1. The highlight/lowlight worked really well for me as my roots were growing out. It’s exciting that you’re 5 weeks in! The early weeks were the hardest ones for me because I had to continually resist the urge to color my roots. But once I got some decent growth I began to get excited about seeing my new hair color grow in. Even now, 7+ years later, I love it because I have some solidly gray streaks and it looks pretty cool (in my opinion). Good luck!

  15. Hi thank you for all the advices. Could you please explain me more about this?

    “highlights and lowlights cut into my roots to help blur the line between my dyed hair and my roots”

    I don’t understand how to do it

    Thanks

    1. I had the highlights and lowlights done at a salon. It’s a coloring process using foils, the stylist used two colors: a blonde color to blend in with the grays, and a copper, to blend in with the color that was growing out of my hair. This was helpful because it blurred the line between my roots and the color that was growing out.

  16. I started embracung my gray a couple months ago. Highlights and low lights were the key. And some shades toning. I was sooo tired of being tied tii the hair appts. My hair is pretty long so it will take a while but looking forward to it!

    1. Agree, my hair appointments started to make me feel trapped! Each month I would congratulate myself on gaining back (approximately 2.5 hours) hours of my life for every hair appointment I didn’t need once I started to let my gray come in. Once I got to 24 hours I felt so free because I had literally freed up an ENTIRE DAY OF MY LIFE by not getting my hair colored.

  17. I was living in Lima, Peru until recently and the concept of grey hair (natural or otherwise) was utterly foreign to the urban ladies there, which meant stylists had no idea what to do with me beyond permanent color or highlight, highlight, highlight. The result = very damaged hair. Once back in the States, I realized it would take a small fortune to do a color correction, so I found a stylist who simply put a demipermanent brown/eggplant color on the processed/blond hair so that I ended up brunette/eggplant with silver highlights growing in (my roots). I like the look of it and the color washes out instead of leaving a dark line. I also use keracolor clenditioner to keep the color longer. So far, so cute.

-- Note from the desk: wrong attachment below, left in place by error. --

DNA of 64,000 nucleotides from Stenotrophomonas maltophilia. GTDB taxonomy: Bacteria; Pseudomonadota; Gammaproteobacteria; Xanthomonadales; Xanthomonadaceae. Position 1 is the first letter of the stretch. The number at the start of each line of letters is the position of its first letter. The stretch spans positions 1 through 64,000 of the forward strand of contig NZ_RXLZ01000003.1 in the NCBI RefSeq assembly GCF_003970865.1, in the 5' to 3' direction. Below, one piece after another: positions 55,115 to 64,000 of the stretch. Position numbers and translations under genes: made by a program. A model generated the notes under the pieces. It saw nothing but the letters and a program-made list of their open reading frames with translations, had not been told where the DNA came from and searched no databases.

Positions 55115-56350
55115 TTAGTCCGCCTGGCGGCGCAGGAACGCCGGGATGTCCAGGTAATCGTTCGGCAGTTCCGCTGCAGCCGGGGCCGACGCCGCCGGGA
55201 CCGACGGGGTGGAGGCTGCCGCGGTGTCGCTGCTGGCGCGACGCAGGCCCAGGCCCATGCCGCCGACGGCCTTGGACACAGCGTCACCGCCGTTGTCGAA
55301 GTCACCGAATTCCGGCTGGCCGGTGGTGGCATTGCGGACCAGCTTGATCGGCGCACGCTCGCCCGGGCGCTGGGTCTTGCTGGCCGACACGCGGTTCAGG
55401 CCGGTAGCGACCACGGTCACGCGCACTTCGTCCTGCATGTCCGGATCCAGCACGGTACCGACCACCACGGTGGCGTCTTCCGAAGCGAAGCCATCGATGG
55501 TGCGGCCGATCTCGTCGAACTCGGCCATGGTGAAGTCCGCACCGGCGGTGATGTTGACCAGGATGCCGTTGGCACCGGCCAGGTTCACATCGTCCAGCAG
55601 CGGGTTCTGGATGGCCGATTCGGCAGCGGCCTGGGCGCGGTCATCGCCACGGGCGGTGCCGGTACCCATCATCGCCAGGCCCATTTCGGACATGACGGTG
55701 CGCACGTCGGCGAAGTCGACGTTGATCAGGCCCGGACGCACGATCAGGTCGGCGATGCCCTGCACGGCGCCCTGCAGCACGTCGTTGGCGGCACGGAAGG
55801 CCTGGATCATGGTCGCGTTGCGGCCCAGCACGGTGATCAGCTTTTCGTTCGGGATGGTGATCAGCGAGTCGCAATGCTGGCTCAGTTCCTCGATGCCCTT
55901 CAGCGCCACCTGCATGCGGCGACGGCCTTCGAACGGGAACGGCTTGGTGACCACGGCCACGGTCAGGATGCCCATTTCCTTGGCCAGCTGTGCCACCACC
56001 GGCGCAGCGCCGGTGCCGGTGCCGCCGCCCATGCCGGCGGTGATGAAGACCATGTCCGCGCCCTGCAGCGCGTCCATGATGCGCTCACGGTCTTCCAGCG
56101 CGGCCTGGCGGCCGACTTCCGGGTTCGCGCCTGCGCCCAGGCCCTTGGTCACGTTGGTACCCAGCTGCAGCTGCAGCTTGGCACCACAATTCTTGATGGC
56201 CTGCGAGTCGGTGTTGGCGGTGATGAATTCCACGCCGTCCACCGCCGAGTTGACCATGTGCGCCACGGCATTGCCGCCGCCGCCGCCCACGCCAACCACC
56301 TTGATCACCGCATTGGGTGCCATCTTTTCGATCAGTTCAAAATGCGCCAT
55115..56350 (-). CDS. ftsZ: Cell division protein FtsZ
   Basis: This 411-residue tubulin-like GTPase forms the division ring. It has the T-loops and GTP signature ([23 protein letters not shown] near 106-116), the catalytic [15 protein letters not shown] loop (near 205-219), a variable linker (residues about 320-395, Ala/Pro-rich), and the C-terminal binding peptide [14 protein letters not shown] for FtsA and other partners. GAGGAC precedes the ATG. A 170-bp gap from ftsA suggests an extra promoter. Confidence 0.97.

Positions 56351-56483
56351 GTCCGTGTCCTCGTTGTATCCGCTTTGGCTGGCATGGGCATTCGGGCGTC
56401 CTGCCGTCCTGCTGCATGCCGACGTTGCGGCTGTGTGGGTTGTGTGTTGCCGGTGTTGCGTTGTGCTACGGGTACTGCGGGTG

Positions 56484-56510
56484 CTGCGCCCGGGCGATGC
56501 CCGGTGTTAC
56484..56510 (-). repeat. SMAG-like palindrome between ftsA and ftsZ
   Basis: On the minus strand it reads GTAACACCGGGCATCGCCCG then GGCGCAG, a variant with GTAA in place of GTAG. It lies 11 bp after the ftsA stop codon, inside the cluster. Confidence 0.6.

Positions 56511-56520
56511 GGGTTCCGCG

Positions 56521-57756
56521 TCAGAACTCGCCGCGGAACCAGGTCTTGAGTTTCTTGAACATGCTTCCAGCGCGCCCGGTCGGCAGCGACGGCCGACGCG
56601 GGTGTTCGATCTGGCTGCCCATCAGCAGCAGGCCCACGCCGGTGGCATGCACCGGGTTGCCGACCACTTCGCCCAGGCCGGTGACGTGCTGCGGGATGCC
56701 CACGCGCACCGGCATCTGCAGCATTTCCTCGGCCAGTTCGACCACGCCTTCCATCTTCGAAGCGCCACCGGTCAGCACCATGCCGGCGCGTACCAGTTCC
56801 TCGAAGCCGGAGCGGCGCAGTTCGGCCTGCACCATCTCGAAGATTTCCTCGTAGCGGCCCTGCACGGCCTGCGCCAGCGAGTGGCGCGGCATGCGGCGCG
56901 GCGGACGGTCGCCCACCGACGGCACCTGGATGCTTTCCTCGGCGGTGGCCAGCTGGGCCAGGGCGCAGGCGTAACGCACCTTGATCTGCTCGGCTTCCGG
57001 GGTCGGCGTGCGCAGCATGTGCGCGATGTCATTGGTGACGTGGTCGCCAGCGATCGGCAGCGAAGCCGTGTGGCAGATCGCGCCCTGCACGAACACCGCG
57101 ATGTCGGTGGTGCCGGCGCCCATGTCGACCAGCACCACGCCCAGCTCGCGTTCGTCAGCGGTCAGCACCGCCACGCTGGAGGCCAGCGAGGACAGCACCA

The first 1-2 inches flew by easily, btw, and it’s at the 4-month mark that I’m finding it difficult to be patient. I’m debating another cut for summer – a pixie to chop off the old color once and for all! And I’ve seen women who use toners to add subtle color that will wash out without damaging the hair; I’m thinking this will be for me once this stage is over.

    1. There is an Instagram account called Silverishing, she uses purple tint along with her grays and it looks so fun and funky! She has a couple pics of when her hair was shorter and it was really cute, you might be able to find some inspiration from her account.

  18. Thanks for your help. I did it once and hated it. So this time, updating the make up and am trying to look at clothing colors. My hairdresser and i are in this together. We are going to start with highlights just around the face and top of the head to down play the stripe. Finger crossed.

    1. Excellent that your hairdresser is supportive! My hairdresser was against me going gray and told me that almost no one is able to go through with it. So I then had to start looking for someone who could work with me during the transition. It was doable, but would have been easier if my hairdresser had be in it with me. Good luck!

  19. I’m so glad I found your page! Everyone’s story sounds like mine- dyed my hair since 30, now 66 and tired of the cost, time, and chemicals going into my body each month! My husband is not supportive, says I’ll look old! But with my hairdresser closed until at least mid-April due to COVID-19, it’s the perfect time to go for it. My hairdresser is on board, so by the time I get an appointment again, it will have been around 10 weeks and we’ll figure out a plan. Warm weather is on the way, so a pixie might be how I transition. Thanks for the tips about changing up my wardrobe and make-up. I’ll be a brand new person!

    1. 100% agree that now is the perfect time! (Honestly, there isn’t much of a choice, currently!) But the first 10 weeks is the hardest so once you get to that point, you will be in great shape to move forward. As your natural color comes in, I think you will find that you are more yourself–there is a confidence that comes with embracing the new you. And since we are all struggling to embrace a new normal during this shutdown, you might as well go for it! Good luck!